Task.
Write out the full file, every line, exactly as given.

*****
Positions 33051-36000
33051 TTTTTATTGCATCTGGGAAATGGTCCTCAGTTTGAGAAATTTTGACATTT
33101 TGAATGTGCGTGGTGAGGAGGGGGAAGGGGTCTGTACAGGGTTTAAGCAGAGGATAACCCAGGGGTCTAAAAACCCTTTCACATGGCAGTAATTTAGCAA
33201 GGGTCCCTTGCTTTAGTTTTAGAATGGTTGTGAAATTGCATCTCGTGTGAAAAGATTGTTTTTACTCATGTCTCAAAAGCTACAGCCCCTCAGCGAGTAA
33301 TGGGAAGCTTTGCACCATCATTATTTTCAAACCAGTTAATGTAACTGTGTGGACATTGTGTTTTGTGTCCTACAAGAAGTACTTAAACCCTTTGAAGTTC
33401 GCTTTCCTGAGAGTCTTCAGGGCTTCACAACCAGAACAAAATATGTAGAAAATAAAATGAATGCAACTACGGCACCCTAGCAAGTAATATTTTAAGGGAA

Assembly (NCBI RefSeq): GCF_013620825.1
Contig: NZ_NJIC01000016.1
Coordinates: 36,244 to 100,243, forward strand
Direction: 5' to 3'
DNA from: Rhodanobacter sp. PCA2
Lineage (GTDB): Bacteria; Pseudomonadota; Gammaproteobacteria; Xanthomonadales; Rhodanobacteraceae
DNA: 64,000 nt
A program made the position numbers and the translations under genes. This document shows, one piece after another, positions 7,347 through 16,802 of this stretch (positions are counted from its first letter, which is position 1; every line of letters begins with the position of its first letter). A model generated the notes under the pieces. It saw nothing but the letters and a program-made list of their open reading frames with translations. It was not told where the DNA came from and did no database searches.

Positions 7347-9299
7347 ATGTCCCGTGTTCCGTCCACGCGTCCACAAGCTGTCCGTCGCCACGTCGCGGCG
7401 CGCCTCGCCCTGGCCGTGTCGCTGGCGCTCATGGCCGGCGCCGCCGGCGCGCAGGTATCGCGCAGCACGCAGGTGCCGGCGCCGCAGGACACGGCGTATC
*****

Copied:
Positions 33051-36000
33051 TTTTTATTGCATCTGGGAAATGGTCCTCAGTTTGAGAAATTTTGACATTT
33101 TGAATGTGCGTGGTGAGGAGGGGGAAGGGGTCTGTACAGGGTTTAAGCAGAGGATAACCCAGGGGTCTAAAAACCCTTTCACATGGCAGTAATTTAGCAA
33201 GGGTCCCTTGCTTTAGTTTTAGAATGGTTGTGAAATTGCATCTCGTGTGAAAAGATTGTTTTTACTCATGTCTCAAAAGCTACAGCCCCTCAGCGAGTAA
33301 TGGGAAGCTTTGCACCATCATTATTTTCAAACCAGTTAATGTAACTGTGTGGACATTGTGTTTTGTGTCCTACAAGAAGTACTTAAACCCTTTGAAGTTC
33401 GCTTTCCTGAGAGTCTTCAGGGCTTCACAACCAGAACAAAATATGTAGAAAATAAAATGAATGCAACTACGGCACCCTAGCAAGTAATATTTTAAGGGAA

Assembly (NCBI RefSeq): GCF_013620825.1
Contig: NZ_NJIC01000016.1
Coordinates: 36,244 to 100,243, forward strand
Direction: 5' to 3'
DNA from: Rhodanobacter sp. PCA2
Lineage (GTDB): Bacteria; Pseudomonadota; Gammaproteobacteria; Xanthomonadales; Rhodanobacteraceae
DNA: 64,000 nt
A program made the position numbers and the translations under genes. This document shows, one piece after another, positions 7,347 through 16,802 of this stretch (positions are counted from its first letter, which is position 1; every line of letters begins with the position of its first letter). A model generated the notes under the pieces. It saw nothing but the letters and a program-made list of their open reading frames with translations. It was not told where the DNA came from and did no database searches.

Positions 7347-9299
7347 ATGTCCCGTGTTCCGTCCACGCGTCCACAAGCTGTCCGTCGCCACGTCGCGGCG
7401 CGCCTCGCCCTGGCCGTGTCGCTGGCGCTCATGGCCGGCGCCGCCGGCGCGCAGGTATCGCGCAGCACGCAGGTGCCGGCGCCGCAGGACACGGCGTATC